Looks like Empire will train you in all sorts of procedures like cervical epidurals, facet injections, and radiofrequency ablation. The problem? If these procedures are performed poorly without advanced life support capabilities, they can cause severe injury or death. For example, injecting a local anesthetic into the epidural space too deeply so that drug gets intrathecal can cause the patient to abruptly lose the ability to breathe. You then need to support the patient’s breathing with advanced life support until they can breathe again on their own. If you’re trained to do this, no harm no foul. If you’re not, the patient is probably dead. For example, a family doctor here in Denver did this about a decade ago and wasn’t trained on how to support the patient and inadvertently killed a woman. This story is even sadder, as he later killed himself.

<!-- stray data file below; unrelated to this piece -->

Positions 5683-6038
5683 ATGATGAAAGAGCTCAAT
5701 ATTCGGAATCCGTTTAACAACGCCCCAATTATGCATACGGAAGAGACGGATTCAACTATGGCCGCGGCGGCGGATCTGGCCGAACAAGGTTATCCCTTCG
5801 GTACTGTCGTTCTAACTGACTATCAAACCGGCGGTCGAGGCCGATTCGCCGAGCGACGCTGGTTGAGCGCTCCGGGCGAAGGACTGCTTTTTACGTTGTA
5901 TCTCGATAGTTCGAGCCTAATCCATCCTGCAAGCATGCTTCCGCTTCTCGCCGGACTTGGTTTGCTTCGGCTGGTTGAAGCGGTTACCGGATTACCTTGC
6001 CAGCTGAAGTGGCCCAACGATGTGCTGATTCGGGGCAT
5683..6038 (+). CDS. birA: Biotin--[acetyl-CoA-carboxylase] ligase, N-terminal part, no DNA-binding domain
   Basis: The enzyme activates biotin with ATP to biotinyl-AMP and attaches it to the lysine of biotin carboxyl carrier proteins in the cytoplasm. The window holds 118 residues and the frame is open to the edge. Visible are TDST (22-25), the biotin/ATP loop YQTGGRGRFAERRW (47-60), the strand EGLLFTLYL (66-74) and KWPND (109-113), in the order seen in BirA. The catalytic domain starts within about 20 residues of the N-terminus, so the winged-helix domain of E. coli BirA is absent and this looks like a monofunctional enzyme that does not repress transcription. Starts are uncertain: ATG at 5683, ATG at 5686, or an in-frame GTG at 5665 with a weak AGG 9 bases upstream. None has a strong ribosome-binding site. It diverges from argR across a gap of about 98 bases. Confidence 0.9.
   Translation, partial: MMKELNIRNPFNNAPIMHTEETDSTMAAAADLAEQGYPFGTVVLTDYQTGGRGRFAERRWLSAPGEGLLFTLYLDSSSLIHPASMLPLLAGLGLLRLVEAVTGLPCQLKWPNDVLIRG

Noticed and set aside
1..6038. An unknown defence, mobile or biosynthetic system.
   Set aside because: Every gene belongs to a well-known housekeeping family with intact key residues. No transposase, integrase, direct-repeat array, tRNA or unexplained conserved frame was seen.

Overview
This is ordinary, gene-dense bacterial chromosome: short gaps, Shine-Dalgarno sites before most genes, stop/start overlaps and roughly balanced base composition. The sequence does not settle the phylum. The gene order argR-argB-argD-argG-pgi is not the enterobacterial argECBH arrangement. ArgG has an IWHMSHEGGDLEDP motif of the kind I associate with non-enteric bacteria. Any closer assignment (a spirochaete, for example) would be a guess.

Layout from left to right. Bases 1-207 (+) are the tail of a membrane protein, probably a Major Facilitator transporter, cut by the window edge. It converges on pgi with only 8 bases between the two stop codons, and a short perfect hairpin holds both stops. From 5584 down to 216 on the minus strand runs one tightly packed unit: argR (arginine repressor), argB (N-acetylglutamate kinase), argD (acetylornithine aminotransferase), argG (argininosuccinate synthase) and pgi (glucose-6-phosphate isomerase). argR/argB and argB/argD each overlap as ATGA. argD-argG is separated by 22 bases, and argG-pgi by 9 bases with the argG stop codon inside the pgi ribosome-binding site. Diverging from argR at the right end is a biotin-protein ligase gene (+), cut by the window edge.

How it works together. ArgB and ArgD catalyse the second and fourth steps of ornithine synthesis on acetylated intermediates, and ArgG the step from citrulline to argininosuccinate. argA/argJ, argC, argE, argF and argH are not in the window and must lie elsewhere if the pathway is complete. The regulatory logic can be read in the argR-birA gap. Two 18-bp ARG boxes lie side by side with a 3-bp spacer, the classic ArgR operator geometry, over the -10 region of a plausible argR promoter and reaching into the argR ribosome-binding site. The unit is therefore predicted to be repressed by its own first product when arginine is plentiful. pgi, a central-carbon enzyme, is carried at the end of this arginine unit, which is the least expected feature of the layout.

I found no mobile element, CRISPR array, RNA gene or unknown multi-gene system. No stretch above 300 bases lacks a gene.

So the key question yesterday was, who can get trained in these advanced spinal procedures? The answer should be only a limited subset of board-certified physicians who have had exposure to spinal injections in their residency. So I jumped on the Empire Medical Training chat and this is what I learned:

Basically, anybody can take this course. A physician’s assistant or a chiropractor. You do have to take a basic injection course called “The Pain Show”, but then from what I was told via chat, that provider is eligible to take a course involving potentially dangerous procedures.

The company does provide a disclaimer that it’s up to the states to figure out whether someone can legally perform the procedure they learned. But this begs an obvious question. If the provider wasn’t planning on performing the procedure why would they shell out thousands of dollars to take this course?